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Friday, June 22, 2012

Weekend Boost

The Storyteller's Creed

I believe that imagination is stronger than knowledge.
That myth is more potent than history.
That dreams are more powerful than facts.
That hope always triumphs over experience.
That laughter is the cure for grief.
And that love is stronger than death.
--Robert Fulghum

Happy weekend, everyone!

Monday, June 18, 2012

Fantastical Things

Thanks to my current WIP, I've plunged back into a world I haven't been in since middle school: the world of fantasy. Specifically YA Fantasy, and specifically current kick-ass YA Fantasy books such as the much-anticipated SHADOW AND BONE by Leigh Bardugo.

(Have to mention that the first draft of this post said "YA Fantasty," not "YA Fantasy," in true ironic typo fashion. Why yes, YA Fantasy CAN be quite Fantasty, Subconscious Me. I will explain why below.)

If you haven't heard of SHADOW AND BONE, um, do some serious googling. Like now. I'll wait.

*glares through computer screen*

Did you google? I trust you.

Now aside from Leigh making me feel severely inadequate (did you read her bio? CLEARLY YOU DID NOT GOOGLE. *glares harder*), SHADOW AND BONE is in and of itself quite a revelation for YA Fantasy/Fantasty books. I mean, a Russian-based fantasy world? Name one other YA Fantasy/Fantasty Russian-based world. YOU CAN'T, CAN YOU?

And if you've been chilling out on my blog for awhile, you might remember that a few years ago I worked for a brilliant little Russian travel agency, which re-awoke within me the bright-eyed twelve-year-old who watched the movie Anastasia and vowed to someday dance through Peterhof Palace. Russia is every bit as magical and glittering as Anastasia depicted it, and SHADOW AND BONE is every bit as magical and glittering as Russia itself is.

Which brings me to a few things.

One: seriously, go read Leigh's bio so I'm not the only one who feels like I need more hobbies.

Two: Good YA Fantasy/Fantasty stories have certain elements. Certain elements that SHADOW AND BONE very passionately incorporates, and certain elements I am beating my laptop bloody to incorporate into WINTER.

True to the OCD Writer within me, I shall outline these elements for you.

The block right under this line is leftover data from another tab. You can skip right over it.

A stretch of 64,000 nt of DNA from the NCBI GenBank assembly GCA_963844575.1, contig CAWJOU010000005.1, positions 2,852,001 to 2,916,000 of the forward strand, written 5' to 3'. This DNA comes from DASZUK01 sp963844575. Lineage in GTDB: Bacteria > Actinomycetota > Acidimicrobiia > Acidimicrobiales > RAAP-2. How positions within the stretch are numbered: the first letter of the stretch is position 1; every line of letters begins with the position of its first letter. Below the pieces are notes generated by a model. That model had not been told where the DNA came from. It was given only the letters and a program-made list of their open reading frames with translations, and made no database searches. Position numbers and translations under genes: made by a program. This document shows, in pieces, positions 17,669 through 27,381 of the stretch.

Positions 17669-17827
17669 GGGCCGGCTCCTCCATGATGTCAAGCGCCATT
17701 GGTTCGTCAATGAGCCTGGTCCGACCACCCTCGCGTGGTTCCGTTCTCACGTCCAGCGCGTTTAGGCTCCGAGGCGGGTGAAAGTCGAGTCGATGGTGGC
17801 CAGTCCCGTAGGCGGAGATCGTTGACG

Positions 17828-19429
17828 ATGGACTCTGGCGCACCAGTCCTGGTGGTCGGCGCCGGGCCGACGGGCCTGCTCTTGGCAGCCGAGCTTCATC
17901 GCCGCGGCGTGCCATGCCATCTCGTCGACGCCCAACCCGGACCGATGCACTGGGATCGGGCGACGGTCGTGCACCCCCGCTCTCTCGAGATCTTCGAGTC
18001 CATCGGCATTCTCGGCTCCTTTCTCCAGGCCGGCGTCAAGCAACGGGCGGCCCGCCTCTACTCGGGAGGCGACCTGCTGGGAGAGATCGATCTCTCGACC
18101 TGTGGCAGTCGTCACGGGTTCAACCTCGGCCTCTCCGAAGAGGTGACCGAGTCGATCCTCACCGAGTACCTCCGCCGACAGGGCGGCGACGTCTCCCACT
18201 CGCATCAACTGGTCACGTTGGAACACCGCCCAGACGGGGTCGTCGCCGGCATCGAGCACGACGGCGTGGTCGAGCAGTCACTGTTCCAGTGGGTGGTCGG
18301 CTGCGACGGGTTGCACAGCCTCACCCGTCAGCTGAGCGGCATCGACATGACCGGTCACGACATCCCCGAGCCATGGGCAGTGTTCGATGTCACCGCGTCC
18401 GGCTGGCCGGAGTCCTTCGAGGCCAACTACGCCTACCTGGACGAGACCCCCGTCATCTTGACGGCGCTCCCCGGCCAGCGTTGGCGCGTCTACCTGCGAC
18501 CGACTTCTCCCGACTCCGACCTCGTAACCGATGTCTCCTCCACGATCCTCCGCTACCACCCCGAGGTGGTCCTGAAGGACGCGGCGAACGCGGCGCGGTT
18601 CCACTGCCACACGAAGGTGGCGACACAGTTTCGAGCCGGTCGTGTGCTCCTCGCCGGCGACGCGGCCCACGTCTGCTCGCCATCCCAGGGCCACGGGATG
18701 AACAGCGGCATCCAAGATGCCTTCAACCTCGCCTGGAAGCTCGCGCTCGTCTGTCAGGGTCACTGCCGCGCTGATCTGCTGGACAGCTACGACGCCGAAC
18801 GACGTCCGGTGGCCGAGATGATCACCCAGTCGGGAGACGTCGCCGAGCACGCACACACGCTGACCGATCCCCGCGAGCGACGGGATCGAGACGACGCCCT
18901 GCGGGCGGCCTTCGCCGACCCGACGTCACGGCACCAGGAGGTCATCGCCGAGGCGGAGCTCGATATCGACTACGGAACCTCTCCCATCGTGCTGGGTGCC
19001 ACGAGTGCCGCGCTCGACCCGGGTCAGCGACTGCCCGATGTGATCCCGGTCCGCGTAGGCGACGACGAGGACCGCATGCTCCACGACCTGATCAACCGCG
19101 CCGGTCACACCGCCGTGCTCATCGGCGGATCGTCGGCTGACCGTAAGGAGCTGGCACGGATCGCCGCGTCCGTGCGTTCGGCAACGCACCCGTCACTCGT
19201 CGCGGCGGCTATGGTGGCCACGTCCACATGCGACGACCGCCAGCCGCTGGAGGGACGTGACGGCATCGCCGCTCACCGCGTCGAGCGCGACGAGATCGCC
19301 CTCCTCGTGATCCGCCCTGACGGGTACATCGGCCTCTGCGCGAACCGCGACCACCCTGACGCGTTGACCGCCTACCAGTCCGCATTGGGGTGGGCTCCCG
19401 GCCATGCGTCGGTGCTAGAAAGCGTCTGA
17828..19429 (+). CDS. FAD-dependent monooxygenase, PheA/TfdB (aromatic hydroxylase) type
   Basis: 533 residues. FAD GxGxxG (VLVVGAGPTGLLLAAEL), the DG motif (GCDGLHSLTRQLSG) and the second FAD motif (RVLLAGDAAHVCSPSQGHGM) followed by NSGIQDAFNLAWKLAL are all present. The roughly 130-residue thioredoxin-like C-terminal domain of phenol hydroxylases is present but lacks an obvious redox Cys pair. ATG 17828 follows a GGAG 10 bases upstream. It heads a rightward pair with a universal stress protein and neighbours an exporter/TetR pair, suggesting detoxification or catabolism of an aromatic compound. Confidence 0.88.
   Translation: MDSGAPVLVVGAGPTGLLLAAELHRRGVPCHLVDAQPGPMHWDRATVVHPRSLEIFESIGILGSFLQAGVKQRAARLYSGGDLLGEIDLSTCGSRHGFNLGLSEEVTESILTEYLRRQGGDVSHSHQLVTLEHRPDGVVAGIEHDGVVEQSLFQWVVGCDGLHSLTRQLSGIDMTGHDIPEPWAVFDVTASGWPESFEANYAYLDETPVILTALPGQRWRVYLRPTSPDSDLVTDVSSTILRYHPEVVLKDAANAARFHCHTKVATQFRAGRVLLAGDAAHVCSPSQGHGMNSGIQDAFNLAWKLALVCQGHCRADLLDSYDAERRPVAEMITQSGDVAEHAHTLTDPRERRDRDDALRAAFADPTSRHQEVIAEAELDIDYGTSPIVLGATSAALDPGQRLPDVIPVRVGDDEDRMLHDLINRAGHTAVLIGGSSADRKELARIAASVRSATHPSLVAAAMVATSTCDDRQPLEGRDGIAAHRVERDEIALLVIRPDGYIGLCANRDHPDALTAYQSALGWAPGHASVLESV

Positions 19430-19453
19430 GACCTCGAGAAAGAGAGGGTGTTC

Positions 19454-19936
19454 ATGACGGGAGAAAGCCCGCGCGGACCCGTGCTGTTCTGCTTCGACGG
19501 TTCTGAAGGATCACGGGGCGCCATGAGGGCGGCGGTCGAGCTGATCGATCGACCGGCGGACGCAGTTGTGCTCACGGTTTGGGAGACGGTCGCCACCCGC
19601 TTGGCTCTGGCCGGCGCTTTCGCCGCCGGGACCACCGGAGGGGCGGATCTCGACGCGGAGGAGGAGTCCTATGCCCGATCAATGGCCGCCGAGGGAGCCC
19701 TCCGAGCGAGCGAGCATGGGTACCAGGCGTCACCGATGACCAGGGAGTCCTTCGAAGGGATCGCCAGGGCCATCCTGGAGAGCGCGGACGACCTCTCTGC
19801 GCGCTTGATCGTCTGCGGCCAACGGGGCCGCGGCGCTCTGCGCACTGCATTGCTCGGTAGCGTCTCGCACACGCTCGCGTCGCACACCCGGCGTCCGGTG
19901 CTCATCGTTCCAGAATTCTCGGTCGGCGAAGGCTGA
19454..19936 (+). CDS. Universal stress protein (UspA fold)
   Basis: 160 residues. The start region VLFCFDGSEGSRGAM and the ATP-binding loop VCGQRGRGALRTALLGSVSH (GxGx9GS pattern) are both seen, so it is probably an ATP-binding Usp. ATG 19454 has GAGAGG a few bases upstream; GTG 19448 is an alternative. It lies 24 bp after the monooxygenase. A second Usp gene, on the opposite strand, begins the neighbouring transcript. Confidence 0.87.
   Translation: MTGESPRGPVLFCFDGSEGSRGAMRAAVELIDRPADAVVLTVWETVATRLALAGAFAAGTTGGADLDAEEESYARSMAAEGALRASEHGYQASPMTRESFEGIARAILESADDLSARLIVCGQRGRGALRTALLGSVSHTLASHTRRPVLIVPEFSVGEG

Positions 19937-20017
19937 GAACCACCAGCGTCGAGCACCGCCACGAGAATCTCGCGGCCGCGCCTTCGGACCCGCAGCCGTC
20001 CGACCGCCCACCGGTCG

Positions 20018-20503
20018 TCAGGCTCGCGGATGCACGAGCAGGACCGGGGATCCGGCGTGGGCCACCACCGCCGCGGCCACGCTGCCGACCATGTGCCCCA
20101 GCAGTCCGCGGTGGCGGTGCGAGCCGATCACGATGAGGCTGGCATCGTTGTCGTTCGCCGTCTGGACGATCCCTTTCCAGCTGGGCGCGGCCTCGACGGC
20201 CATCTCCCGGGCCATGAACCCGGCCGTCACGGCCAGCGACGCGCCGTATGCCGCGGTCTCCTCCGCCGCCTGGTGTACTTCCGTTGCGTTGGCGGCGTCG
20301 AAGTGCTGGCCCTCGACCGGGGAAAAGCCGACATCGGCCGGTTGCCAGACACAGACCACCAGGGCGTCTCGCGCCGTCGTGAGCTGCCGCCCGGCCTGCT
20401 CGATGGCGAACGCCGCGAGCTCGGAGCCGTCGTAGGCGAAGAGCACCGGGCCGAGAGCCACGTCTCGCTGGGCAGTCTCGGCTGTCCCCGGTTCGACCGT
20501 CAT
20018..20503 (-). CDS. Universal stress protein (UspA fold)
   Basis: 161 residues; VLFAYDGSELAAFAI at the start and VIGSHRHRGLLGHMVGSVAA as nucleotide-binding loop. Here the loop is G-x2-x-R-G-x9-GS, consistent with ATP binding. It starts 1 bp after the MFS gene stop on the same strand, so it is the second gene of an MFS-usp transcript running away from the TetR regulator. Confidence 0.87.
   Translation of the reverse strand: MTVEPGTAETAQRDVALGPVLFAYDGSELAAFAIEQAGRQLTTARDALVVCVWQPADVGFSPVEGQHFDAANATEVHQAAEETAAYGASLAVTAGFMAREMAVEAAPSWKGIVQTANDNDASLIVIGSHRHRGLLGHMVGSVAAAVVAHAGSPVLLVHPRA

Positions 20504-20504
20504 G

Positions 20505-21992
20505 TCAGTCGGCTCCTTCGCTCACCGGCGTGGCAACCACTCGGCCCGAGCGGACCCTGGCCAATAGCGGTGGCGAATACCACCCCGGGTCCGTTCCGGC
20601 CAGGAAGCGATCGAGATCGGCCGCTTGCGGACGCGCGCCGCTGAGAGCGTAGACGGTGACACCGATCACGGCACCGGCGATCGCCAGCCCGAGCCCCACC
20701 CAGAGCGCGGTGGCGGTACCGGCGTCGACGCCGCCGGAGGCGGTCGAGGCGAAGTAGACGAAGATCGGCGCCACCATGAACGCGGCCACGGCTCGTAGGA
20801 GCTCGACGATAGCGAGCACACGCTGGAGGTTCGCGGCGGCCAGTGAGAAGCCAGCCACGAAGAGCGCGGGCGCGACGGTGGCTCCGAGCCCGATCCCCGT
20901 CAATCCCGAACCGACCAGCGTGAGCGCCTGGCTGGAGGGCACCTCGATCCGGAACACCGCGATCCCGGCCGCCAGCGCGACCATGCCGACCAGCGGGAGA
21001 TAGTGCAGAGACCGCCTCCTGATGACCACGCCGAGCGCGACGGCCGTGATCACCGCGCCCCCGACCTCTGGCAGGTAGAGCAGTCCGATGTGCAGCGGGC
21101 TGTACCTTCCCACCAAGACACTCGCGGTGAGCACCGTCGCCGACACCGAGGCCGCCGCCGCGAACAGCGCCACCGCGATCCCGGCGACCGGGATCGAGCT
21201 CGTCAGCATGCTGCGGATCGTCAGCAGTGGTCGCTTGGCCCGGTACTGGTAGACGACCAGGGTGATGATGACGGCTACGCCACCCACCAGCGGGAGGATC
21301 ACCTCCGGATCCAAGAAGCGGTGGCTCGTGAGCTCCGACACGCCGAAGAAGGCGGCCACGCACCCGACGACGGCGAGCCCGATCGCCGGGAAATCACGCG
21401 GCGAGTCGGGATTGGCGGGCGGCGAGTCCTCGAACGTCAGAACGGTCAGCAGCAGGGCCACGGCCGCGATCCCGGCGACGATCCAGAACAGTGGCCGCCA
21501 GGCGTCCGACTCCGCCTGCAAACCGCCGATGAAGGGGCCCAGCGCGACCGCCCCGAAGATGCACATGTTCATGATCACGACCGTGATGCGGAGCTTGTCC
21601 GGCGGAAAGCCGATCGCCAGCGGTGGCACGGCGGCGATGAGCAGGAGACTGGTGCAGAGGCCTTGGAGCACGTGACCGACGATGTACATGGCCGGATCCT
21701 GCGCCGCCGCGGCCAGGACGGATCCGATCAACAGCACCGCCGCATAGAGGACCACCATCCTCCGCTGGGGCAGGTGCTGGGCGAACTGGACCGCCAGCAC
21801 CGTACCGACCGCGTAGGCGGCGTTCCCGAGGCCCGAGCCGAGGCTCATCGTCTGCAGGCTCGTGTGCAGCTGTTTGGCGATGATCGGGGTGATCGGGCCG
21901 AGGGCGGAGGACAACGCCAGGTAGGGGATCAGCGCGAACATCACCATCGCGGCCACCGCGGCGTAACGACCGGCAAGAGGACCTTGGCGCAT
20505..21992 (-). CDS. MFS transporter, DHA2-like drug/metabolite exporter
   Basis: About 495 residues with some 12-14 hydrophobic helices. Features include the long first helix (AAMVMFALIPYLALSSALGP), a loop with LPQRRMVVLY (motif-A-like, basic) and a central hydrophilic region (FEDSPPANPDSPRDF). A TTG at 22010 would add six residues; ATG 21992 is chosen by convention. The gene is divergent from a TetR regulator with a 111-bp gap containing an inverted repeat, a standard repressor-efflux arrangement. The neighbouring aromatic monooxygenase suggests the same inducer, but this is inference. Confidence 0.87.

1) A glittery world. Yes, glittery. (Is this just me? Maybe?) A world so enriched in magic all its own that you enter this world feeling like you both have known it your whole life and have never seen it before.

2) Fighting. Bloody, gruesome, edge-of-your-seat fighting. My constant struggle with WINTER is feeling like a scene is boring if no one is getting attacked. Luckily, in SHADOW AND BONE, LOTS OF PEOPLE GET ATTACKED. Which is a really weird thing to like in books. Don't judge me.

3) Hello, YA Fantasty. The highly appropriate typo should speak for itself -- there should be tasty things. People, more specifically. People like Mal in SHADOW AND BONE. Mmm, Mal. And the Darkling. Mmm Darkling. Mmm. What? Oh, right.

4) Finally, the most important element (I feel) of a good YA Fantasy/Fantasty book -- culture. A culture so rich and unique and beautiful, so deep and thought-out and original, that you when you leave the book your world feels a little less complete for not having the same kind of traditions/methods/rhythm. No surprise at all, basing your fantasy world on such an already rich, magical culture as Russia is a sure-fire way to bring about a beautiful word.

So, yes, this post was more of a rave about SHADOW AND BONE than a post strictly about YA Fantasy/Fantasty elements (I think I might just start calling it YA Fantasty). But Leigh's book is one of the most original worlds to come along in quite awhile, and it feels like a door of sorts has opened in the YA Fantasty world. Could it be that Fantasty books will be the Next Big Thing? As someone with a huge bias toward the future of YA Fantasty should I commit to finishing WINTER (and it's looking good, folks), I certainly hope so. If SHADOW AND BONE is any taste of things to come, we're in for some killer worlds.

Monday, June 11, 2012


So I'm 20k words into the new draft of WINTER, and I'm at the point where I feel like a giggly little girl in the throes of a new love. One reason I'm currently high on book-writing is I rediscovered something I'd forgotten I adored the first time I wrote WINTER: court intrigue. Which is making me want to scoop up a bunch of court-intriguey books (I'm looking at you SHADOW AND BONE and THRONE OF GLASS) and devour them a-la-Lily in that episode of How I Met Your Mother where she has to gain weight to fit into her wedding dress and she chows down on a pile of fudge.

Because I'm all book-high and kind of incapable of writing coherent, helpful blog posts, I pose a question instead: what plot aspects have you found make you all giggly whilst writing? Court intrigue, steamy romance scenes, heart-pounding fight scenes, etc? Though, let's face it, we all get giggly with steamy romance scenes.

Back to the drafting trenches! *aways*

Saturday, June 2, 2012

And then a meteor came crashing to earth...



...is what I feel like writing when I get to the Editing Point where I just. can't. read. my book. anymore.

Which, in all fairness, has never really been used to end a book. NO ONE WOULD SEE IT COMING. Unless your book is about meteors crashing to earth.

But, yes, I finished another round of edits on Ghost Book. I am finally to the point where (as mentioned above) I am so tired of reading my book that blasting the crap out of my writing world sounds more fun than reading it anymore. This is, weirdly enough, how I know I am close to being done, edit-wise.

And because I'm fried from another Editing Sprint (this time a three-day editing sprint), I ask you: how do YOU know when you are done/close to being done with editing?